“That’s Dad’s wheelhouse,” she says.
I had no idea what manning the wheel of a boat had to do with being on TV, but I agreed to handle all the press requests—including the call from Everyday Superstars
, a show on ESPN5 that airs at like three in the morning . . . every other Tuesday.
I told them I’d do it—but only if Manny Ortega (that’s Mr. Ortega’s TV name) did the interview.
I wanted to help him run with the big dogs.
Hey, he’s a good guy. He should look at stuff besides furry dog butts.
More Famous Than Amos!
“I am standing with P. T. Wilkie, the boy who cracked the fabled Miami Palm Tree Hotel jewel heist case,” Mr. Ortega told the camera lens. “And, sports fans, you can just feel the electricity in the air.”
Gloria’s dad was dressed in a snazzy blue blazer with an ESPN5 patch stitched to the chest pocket. As always, he looked extremely handsome, with every strand of his shiny hair pasted into place. His smile was brighter than the TV lights blinding me. His eyes twinkled almost as much as his teeth.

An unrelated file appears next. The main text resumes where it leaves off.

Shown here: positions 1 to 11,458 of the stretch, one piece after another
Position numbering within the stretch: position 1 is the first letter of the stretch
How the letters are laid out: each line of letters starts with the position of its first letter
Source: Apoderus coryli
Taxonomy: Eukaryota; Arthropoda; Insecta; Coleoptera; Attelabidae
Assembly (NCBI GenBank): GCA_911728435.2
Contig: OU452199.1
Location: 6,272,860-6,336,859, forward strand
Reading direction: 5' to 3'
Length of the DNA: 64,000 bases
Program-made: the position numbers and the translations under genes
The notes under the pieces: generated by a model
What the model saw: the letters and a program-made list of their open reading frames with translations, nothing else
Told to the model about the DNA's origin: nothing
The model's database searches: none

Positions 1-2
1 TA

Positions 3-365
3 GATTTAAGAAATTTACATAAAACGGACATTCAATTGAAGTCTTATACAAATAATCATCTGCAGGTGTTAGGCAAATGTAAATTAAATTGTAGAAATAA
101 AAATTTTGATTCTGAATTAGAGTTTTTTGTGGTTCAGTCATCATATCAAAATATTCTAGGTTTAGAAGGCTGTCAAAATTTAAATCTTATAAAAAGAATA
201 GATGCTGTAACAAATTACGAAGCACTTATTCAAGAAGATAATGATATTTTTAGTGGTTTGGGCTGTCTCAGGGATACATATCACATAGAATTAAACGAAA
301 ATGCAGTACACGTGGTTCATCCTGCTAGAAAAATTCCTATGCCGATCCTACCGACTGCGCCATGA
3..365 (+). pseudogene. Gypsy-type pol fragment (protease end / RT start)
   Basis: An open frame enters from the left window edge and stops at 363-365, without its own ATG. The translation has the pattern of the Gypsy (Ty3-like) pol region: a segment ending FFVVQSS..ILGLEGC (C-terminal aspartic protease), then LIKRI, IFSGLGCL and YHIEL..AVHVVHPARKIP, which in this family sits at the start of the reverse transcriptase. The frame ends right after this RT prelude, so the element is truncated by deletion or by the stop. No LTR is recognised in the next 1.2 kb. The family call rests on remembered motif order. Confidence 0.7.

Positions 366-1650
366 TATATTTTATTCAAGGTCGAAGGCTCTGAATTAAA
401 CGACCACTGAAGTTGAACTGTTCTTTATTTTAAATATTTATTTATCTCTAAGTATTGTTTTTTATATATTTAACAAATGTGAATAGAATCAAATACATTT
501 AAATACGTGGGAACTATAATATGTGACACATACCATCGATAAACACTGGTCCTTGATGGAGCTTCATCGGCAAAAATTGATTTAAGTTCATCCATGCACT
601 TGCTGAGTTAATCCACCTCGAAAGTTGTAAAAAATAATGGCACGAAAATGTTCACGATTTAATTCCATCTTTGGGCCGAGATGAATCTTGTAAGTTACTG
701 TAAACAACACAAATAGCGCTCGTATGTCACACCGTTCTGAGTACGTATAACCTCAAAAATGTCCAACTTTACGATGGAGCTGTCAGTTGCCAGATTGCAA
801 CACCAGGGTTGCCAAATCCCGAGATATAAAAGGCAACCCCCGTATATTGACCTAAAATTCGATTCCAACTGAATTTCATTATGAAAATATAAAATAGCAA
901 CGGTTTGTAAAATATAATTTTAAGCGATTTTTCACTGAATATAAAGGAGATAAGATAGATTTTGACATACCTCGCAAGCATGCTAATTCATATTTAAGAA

“Up against the infamous Sneemer brothers,” Mr. Ortega continued, “young P.T. brought his A game. He left it all out on the field. He knew what he had to do and went out there and did it.”
Because he wants to be on ESPN, Mr. Ortega knows a ton of sportscaster clichés and he’s not afraid to use them.
“By the way,” I said, “we’re celebrating the rescue of the stolen jewels this coming Saturday with special guided tours at the Wonderland Motel, 7000 Gulf Boulevard, where there are always marvels to behold and stories to be told. All T-shirts are buy one, get one free, this weekend only. Limit two per customer. Void where prohibited.”